CDC Issues New Eviction Ban for Most of U.S. Through October 3, 2021
WASHINGTON (AP/KPR) — The Centers for Disease Control and Prevention has issued a new moratorium on evictions that would last until October 3. The Biden administration is trying to quell intensifying criticism that it was allowing vulnerable renters to lose their homes during a pandemic. The new moratorium could help keep millions in their homes as the coronavirus delta variant has spread and states have been slow to release federal rental aid. It would temporarily halt evictions in counties with “substantial and high levels” of virus transmissions and would cover areas where 90% of the U.S. population lives. The eviction reprieve is designed to give tenants more time to pay back rent to landlords. Many legal scholars say the CDC has exceeded its statutory authority in implementing the eviction moratorium and the U.S. Supreme Court has signaled the move could be unconstitutional. Nonetheless, the Biden administration says the legal wrangling over the issue will take time and that could more tenants to bring their rent payments up to date.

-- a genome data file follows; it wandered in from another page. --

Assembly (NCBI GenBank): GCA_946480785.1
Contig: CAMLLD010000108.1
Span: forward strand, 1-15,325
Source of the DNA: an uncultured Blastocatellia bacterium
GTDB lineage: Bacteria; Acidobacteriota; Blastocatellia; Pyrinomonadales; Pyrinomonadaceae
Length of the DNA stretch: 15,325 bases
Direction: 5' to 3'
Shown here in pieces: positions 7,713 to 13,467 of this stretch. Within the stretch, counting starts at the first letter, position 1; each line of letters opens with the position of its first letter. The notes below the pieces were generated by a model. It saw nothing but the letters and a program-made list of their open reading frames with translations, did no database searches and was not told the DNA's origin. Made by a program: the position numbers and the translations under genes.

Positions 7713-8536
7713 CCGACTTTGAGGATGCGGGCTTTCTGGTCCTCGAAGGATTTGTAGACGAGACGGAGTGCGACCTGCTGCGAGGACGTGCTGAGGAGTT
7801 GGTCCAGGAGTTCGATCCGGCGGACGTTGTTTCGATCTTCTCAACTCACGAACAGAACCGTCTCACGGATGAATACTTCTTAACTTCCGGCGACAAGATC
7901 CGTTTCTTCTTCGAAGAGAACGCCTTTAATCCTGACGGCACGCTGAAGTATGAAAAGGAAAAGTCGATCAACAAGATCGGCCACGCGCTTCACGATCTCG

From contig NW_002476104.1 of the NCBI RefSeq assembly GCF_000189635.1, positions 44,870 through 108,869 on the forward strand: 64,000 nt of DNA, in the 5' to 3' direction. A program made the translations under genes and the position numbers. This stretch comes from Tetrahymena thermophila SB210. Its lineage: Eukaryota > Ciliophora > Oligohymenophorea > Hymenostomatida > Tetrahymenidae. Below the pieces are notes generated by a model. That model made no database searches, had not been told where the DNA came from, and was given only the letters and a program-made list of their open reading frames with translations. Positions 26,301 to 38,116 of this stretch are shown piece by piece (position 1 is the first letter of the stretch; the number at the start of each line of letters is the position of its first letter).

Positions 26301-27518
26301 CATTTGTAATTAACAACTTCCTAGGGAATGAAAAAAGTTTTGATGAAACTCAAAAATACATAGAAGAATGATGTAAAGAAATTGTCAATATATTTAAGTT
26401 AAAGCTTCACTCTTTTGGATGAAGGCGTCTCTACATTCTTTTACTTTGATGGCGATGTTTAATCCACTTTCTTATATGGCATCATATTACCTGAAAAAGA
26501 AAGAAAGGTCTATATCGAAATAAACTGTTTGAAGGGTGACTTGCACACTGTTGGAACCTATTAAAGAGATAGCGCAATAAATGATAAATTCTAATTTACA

Thousands of Kansas tenants are still in danger of losing their homes. As many as 24,000 Kansas renters who are behind on their rent could be forced to find a new place to live once the new eviction moratorium expires. Financial assistance is available to help Kansas tenants and landlords avoid the eviction process.
Police: Man Threw Girlfriend’s Caged Poodle into Missouri River Near Leavenworth
LEAVENWORTH, Kan. (AP) — Police say a Kansas man threw his girlfriend’s caged miniature poodle in a river. The Leavenworth Times reports witnesses rescued the dog Monday. Police say the 24-year-old man tossed the kenneled dog into the Missouri River at Riverfront Park in Leavenworth, Kansas. Police arrested the man for animal cruelty. A Leavenworth police spokesman says the man took his girlfriend’s three dogs after a fight. Her Chihuahua was spotted running loose at another park. Her brindle pug terrier was with her boyfriend’s family.